Do we know this Jesus? Do we know the One who feeds our soul? If so, let us reveal him to others through our joy. Like the Babylonian captors, they are looking for something that they have missed. We have the answer for them.

The Apostle Paul wrote:

May the God of hope fill you with all joy and peace in believing, so that you may abound in hope by the power of the Holy Spirit.   (Romans 15:13)



Track 2: Living by Faith

Habakkuk 1:1-4, 2:1-4
Psalm 37:1-10
2 Timothy 1:1-14
Luke 17:5-10

For almost all of the Old Testament prophets, biographical  information is given about them. We learn about hometown, occupation, or information concerning their tribe. This is not true for the prophet Habakkuk, however. We are told that he is a prophet, but little else. Nonetheless, we can gain an understanding of him by what he has written. Let us look at Habakkuk’s complaint against God:

Lord, how long shall I cry for help,
    and you will not listen?
Or cry to you “Violence!”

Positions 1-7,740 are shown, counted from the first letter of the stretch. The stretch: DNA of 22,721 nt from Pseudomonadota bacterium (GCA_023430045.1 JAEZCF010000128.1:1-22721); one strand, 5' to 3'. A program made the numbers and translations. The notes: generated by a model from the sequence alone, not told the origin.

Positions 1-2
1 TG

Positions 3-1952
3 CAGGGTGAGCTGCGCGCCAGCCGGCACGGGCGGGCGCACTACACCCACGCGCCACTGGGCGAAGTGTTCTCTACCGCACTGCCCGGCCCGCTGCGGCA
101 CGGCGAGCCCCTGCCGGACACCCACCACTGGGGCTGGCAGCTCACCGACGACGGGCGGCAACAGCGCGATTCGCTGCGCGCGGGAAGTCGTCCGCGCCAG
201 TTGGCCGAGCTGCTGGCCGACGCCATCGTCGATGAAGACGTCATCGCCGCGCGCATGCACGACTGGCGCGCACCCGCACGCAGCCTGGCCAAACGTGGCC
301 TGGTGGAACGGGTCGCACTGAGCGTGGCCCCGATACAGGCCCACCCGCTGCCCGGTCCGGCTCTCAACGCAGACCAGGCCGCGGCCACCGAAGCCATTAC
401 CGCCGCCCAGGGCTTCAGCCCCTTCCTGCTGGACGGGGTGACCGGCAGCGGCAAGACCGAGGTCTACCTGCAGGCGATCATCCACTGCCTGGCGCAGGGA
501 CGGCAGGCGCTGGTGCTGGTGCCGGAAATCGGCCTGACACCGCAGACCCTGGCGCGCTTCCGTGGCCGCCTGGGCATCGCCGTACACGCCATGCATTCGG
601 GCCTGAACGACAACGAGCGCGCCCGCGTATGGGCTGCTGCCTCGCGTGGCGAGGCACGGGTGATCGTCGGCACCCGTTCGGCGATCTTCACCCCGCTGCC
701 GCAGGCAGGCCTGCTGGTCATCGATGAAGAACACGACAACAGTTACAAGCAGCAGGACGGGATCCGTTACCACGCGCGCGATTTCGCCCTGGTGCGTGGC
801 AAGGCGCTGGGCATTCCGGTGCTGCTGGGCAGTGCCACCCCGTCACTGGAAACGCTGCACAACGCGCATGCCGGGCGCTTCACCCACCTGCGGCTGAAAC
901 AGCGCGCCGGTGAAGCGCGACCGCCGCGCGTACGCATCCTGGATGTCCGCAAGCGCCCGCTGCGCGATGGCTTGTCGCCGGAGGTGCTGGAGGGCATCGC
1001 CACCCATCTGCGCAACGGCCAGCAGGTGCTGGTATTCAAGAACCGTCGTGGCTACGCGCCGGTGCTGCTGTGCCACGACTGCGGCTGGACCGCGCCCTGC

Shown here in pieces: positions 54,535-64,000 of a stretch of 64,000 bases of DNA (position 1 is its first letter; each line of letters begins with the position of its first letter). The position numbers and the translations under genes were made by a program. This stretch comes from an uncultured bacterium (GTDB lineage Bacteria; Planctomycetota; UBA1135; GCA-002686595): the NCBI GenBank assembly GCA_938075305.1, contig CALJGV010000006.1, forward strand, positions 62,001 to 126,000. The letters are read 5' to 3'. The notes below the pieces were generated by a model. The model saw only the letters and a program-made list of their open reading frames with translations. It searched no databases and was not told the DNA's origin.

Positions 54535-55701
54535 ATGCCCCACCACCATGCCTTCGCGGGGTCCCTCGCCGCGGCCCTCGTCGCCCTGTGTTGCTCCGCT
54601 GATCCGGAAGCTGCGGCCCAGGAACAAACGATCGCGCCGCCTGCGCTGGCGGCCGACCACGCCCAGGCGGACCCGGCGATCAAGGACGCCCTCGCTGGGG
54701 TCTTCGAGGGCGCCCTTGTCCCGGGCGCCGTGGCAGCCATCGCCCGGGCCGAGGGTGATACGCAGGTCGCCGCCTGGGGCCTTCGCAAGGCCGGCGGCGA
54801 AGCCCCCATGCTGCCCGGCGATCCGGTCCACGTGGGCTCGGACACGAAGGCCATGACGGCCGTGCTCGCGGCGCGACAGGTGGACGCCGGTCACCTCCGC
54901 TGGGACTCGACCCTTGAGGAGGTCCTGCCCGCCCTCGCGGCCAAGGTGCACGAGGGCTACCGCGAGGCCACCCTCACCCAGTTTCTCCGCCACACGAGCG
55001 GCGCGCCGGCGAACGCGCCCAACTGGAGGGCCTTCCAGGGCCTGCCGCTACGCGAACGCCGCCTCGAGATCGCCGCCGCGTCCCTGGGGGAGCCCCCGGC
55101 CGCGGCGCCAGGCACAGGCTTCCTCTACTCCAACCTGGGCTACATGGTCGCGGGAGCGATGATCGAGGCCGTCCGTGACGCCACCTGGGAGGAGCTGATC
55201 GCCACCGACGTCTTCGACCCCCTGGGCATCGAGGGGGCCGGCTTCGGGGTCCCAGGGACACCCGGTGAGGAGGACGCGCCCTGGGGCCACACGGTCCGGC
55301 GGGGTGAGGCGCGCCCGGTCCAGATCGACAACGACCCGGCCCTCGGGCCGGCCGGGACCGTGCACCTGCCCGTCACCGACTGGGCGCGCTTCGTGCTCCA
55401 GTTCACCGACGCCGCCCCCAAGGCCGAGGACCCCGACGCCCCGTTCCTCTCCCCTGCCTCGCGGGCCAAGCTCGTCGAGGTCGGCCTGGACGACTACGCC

and you will not save?
Why do you make me see wrongdoing
    and look at trouble?
Destruction and violence are before me;
    strife and contention arise.   (Habakkuk 1:2-3)

Habakkuk was a prophet. He was also an intercessor for the nation, He was concerned about the injustice he was observing

.I will stand at my watchpost
    and station myself on the rampart;
I will keep watch to see what he will say to me
    and what he[a] will answer concerning my complaint.   (Habakkuk 2:1)

Habakkuk was an intercessor and watchman. He stood watch over Jerusalem and Judah. He waited to hear from God and did not lose hope:

Then the Lord answered me and said:
Write the vision;
    make it plain on tablets,
    so that a runner may read it.